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The Surmont oil sands project, co-owned by ConocoPhillips and Total, is the only producing property of the six assets for which Conoco is seeking investors. (NATHAN VANDERKLIPPE/THE GLOBE AND MAIL/NATHAN VANDERKLIPPE/THE GLOBE AND MAIL)
The Surmont oil sands project, co-owned by ConocoPhillips and Total, is the only producing property of the six assets for which Conoco is seeking investors. (NATHAN VANDERKLIPPE/THE GLOBE AND MAIL/NATHAN VANDERKLIPPE/THE GLOBE AND MAIL)

Conoco seeks buyer for half-stake in oil sands assets Add to ...

ConocoPhillips Co. is seeking a buyer for 50 per cent of a large portion of its Canadian oil sands holdings, assets that could eventually produce more than half a million barrels a day, the U.S. oil major said on Monday.

ConocoPhillips has retained Scotia Waterous to run the offering of a share in six Alberta properties that currently produce 12,000 barrels a day from an estimated 30 billion barrels of bitumen in place. It is doing so as interest in Canadian energy assets booms, especially from Asian buyers.

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Tim Bryant, vice-president of ConocoPhillips’ Canadian division, declined to say how much the company wants for the holdings, other than to say it would be in the billions of dollars, rather than millions. “It’s substantial. These are world-class trophy assets,” he said.

The one producing project in the package is Surmont, run in a joint venture with France’s Total SA. Located south of the oil sands hub of Fort McMurray, the steam-driven development pumps about 25,000 barrels a day. The partners are working to boost that to 136,000 bpd, starting in 2015.

The other properties are the Thornbury, Clyden, Saleski, Crow Lake, and McMillan Lake assets. The land totals 715,000 acres.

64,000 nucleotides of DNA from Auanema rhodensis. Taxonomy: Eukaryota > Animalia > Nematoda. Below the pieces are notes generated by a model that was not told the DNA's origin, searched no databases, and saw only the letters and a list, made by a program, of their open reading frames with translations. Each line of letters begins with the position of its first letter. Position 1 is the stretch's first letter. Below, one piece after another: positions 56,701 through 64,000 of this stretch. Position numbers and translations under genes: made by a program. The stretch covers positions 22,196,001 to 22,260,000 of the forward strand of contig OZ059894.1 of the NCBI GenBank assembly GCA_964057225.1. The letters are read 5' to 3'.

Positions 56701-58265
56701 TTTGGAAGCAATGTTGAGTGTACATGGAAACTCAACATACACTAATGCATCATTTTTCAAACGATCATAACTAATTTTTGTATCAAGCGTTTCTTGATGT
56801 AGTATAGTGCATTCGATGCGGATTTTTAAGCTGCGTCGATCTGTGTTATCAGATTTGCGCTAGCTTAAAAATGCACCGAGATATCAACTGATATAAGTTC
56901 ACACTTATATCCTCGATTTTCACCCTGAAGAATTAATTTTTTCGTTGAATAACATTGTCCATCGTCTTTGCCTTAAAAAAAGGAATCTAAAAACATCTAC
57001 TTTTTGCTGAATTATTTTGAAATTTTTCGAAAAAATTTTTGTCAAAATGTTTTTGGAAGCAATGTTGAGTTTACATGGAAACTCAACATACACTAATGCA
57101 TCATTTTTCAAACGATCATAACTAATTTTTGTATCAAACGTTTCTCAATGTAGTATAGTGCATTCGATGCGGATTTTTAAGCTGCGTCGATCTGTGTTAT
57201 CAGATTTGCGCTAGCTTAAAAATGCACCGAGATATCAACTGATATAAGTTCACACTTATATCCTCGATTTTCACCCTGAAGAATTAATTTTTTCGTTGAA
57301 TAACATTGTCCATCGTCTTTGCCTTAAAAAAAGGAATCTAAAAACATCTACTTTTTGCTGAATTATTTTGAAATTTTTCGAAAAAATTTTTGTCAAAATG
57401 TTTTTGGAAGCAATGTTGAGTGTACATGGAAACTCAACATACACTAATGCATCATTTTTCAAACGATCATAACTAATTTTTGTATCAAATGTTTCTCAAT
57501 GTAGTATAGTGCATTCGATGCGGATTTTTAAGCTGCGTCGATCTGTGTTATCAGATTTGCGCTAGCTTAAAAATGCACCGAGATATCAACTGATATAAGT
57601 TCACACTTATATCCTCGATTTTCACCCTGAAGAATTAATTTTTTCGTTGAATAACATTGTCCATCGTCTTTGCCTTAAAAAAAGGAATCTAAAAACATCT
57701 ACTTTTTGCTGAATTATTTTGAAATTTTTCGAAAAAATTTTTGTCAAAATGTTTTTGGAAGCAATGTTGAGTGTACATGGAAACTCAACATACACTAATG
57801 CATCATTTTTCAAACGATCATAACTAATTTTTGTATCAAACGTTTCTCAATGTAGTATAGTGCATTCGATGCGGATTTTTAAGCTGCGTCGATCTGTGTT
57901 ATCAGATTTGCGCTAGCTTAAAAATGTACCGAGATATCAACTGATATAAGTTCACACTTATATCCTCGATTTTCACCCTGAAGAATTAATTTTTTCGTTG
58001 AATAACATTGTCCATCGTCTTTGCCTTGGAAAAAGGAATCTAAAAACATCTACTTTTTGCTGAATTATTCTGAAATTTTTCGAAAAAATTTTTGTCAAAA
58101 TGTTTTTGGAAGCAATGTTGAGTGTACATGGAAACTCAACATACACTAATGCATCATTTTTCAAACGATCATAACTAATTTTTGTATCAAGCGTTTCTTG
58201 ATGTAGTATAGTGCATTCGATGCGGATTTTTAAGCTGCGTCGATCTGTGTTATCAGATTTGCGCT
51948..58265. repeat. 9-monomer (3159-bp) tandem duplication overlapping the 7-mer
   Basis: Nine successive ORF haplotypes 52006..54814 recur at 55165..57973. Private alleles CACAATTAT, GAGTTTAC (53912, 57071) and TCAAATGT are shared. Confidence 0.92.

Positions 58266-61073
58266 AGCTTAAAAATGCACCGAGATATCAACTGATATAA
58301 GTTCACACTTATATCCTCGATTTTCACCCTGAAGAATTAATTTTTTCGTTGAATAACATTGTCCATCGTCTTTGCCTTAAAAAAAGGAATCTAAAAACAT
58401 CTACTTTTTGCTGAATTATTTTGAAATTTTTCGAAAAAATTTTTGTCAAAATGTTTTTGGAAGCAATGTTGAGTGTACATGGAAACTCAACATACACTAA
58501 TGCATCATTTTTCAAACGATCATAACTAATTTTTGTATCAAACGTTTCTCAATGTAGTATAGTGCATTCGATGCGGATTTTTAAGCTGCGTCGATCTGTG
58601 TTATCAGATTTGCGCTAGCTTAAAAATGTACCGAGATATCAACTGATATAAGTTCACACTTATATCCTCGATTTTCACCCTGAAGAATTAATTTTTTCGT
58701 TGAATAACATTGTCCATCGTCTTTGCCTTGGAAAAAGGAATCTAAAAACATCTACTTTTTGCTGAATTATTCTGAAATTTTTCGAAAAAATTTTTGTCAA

It is difficult to put a potential value on a deal with the information currently available, CIBC World Markets analyst Andrew Potter said. “They give a bitumen-in-place number, but you have no idea how that’s attributed by different property,” Potter said.

The Houston-based company, in the process of splitting its worldwide production and refining assets into separate companies, is offering the assets at a time when investments in oil sands are growing, especially from Chinese and other Asian companies.

In the latest deal two weeks ago, PetroChina agreed to buy out its partner in a newly approved tar sands development for $680-million. Chinese enterprises have spent nearly $5.5-billion on Canadian energy assets in the past six months.

ConocoPhillips is no stranger to such deal making, having sold its interest in the Syncrude Canada oil sands mining venture to Sinopec for $4.7-billion in 2010.

“I think you can presume that Asian buyers will be looking at it. There might also be some good opportunities for other operators to tuck in around some existing properties,” Mr. Potter said.

The company also has a major oil sands and oil refining joint venture with Calgary-based Cenovus Energy Inc., under which the pair are developing the Foster Creek and Christina Lake projects.

The sale of the other interests would be part of a three-year, $20-billion asset disposition the company is in the midst of, Conoco’s Mr. Bryant said.

“And it’s common to go out and seek partners to try to move some of these bigger projects, he said.

 
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